themselves for when he inevitably put his foot in his mouth. But now, they listened
intently, their hearts burning at the truth that surged from his soul. Being born of the
Spirit means that we are on fire for God and that we want to share the warmth and
power of that blaze with the rest of the world. We become proactive in loving others. We
grab opportunities to serve, not run away from them. Some travel to other countries to
make Jesus known to those who don’t know him. We share our testimonies, our
experiences, of God’s grace upon our lives, sometimes in a 1:1 Bible study or
sometimes in normal conversation. Some even lay down their lives as martyrs for the
sake of planting the seeds of God’s kingdom. I see young people giving their youth and
energy and finances—everything—for the sake of building God’s kingdom. Their friends
must think their foolish or just plain dumb for spending so much time in church and
outside of church participating in Christian activities. This is the prime of their lives, when
they should be having fun, traveling the world, trying new things, spending money on
themselves, seeking thrills, finding the best parties and the most intriguing people to
hang out with. This is New York City—the capital of the young and the restless. But they
choose to build the kingdom of God. They learn the Bible and they teach the Bible. They
take care of each other as well as those outside of the congregation. They love our kids;
usually adults or college aged people think little children are a nuisance. But our kids
play with them as if they were playgrounds. How beautiful it is to see young people born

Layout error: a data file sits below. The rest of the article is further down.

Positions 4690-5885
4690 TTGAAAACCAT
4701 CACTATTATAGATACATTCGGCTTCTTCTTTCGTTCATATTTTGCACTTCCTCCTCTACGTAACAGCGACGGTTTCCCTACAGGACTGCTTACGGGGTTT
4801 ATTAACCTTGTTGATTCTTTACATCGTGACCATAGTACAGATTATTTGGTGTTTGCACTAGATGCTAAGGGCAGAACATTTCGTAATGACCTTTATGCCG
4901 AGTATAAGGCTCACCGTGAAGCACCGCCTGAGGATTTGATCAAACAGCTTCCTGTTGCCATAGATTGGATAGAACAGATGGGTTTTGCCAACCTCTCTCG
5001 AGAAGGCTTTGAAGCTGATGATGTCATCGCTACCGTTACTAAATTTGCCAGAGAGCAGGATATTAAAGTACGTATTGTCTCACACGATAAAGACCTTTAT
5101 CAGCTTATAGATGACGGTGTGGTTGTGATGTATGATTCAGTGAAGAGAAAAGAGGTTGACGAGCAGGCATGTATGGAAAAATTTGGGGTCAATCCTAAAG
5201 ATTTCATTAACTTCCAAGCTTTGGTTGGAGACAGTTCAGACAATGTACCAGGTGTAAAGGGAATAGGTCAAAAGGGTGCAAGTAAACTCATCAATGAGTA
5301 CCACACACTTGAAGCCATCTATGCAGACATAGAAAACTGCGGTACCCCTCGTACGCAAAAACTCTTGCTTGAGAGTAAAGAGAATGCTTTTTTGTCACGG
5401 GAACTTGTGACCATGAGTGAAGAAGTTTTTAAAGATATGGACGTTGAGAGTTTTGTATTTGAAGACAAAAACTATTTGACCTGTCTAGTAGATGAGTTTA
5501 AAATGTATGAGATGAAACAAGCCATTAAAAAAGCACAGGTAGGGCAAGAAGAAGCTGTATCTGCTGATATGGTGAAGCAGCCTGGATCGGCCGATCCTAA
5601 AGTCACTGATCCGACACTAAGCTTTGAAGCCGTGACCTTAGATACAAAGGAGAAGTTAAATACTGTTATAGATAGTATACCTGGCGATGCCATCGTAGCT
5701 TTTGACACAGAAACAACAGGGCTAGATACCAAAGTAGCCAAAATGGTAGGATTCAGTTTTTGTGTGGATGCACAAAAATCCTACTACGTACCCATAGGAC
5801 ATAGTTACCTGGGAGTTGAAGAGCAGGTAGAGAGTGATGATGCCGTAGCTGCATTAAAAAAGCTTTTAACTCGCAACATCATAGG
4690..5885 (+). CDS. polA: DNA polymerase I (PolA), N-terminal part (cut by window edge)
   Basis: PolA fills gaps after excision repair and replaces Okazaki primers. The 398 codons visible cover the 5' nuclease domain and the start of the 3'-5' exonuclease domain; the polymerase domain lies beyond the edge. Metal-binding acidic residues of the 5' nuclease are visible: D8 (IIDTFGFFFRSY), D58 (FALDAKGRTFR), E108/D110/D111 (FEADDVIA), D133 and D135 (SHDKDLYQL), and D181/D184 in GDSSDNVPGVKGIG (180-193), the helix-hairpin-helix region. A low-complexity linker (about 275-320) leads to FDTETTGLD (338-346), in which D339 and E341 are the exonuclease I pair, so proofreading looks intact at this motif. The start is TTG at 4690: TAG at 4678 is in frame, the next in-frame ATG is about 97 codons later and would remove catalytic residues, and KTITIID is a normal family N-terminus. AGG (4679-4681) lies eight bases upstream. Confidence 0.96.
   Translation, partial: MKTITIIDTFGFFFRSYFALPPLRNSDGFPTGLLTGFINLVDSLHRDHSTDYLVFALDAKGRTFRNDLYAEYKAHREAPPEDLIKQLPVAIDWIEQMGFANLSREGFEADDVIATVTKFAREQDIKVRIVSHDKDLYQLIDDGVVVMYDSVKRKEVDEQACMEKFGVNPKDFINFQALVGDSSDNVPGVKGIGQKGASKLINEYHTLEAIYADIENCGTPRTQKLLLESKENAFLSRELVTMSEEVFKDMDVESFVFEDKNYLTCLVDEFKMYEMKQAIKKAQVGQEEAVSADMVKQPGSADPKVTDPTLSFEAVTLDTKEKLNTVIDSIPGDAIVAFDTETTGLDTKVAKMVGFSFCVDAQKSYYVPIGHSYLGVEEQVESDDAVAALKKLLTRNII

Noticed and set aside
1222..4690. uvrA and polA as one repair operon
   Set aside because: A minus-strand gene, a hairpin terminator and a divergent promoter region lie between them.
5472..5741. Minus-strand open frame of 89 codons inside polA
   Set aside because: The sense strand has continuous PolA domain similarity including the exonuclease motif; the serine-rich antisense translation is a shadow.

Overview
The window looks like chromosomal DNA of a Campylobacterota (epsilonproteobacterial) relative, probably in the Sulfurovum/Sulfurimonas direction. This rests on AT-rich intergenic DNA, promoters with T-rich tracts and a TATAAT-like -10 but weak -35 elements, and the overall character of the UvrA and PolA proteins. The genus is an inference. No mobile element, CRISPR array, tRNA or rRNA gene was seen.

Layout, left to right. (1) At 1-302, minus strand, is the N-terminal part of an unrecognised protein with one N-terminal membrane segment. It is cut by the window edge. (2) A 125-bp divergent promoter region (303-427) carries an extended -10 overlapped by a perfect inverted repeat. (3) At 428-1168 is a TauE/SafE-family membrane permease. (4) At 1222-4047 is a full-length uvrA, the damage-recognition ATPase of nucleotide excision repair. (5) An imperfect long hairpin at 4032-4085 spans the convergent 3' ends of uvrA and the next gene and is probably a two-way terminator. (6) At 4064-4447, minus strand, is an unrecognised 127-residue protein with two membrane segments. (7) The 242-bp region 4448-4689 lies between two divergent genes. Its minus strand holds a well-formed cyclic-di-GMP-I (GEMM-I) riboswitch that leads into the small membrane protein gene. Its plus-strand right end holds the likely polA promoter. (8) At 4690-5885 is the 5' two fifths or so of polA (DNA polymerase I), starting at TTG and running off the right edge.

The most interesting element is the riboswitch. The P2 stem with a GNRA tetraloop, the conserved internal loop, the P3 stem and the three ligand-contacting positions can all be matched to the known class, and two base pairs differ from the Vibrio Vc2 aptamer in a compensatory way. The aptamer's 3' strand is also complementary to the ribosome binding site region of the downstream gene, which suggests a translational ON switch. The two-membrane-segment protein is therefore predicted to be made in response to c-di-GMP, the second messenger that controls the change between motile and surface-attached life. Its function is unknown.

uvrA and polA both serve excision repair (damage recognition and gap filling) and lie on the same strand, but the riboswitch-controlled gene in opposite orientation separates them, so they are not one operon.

of the Spirit who dedicate and devote themselves to the things of God. I pray to learn
from their example how to give my life to the work of God and to the building of his

Lifted Up (9-15)

Nicodemus had just received a private lesson about the nature of the kingdom of God.
The crowds had to learn in parables, but Nicodemus got the direct scoop. He thought
about what Jesus said. Born again. Born of water and Spirit. The wind…Uh huh. Yep, I
still don’t get it. Actually his exact words were, 9"How can this be?" Nicodemus asked.
He simply couldn’t grasp what Jesus was trying to say. So like any good student, he
asked another question.

Let’s see Jesus’ reply in verse 10. 10"You are Israel's teacher," said Jesus, "and do you
not understand these things? Can you hear the frustration in his words? Can you feel the
frustration in both of them, in Jesus who couldn’t get through to Nicodemus, and in
Nicodemus who just didn’t get it? Jesus called Nicodemus “Israel’s teacher”
emphasizing his responsibility in understanding the things of God. Nicodemus should
have known these things; he had no excuse since he had studied Scripture all this life.
As a teacher, Jesus held Nicodemus to a very high standard, in very much the same
way that we as Christians will be held to a high standard at the time of judgment. Jesus
interpreted Nicodemus’ ignorance as willful and deliberate.

11I tell you the truth, we speak of what we know, and we testify to what we have seen,
but still you people do not accept our testimony. 12I have spoken to you of earthly things
and you do not believe; how then will you believe if I speak of heavenly things? 13No
one has ever gone into heaven except the one who came from heaven—the Son of

Since the allusion to the wind failed to work, Jesus used an example Nicodemus was
sure to understand. Let’s read verses 14-15. 14Just as Moses lifted up the snake in the
desert, so the Son of Man must be lifted up, 15that everyone who believes in him may
have eternal life.[f] This is a well-known story from the Book of Numbers in which the
Israelites in the desert were, what else, complaining. Their life in the desert was a
continual cycle of complaining, being punished, and repenting. During this particular
event, they were complaining about the food. If you look at Numbers 21, their exact
words were, “We detest this miserable food!” Now I’m not 100% sure, I but believe they
were complaining about the manna, bread from heaven, which God miraculously
provided for them every day, free of charge, for forty years in the desert. God’s wrath
came down hard in the form of poisonous snakes that bit and killed many of them. (My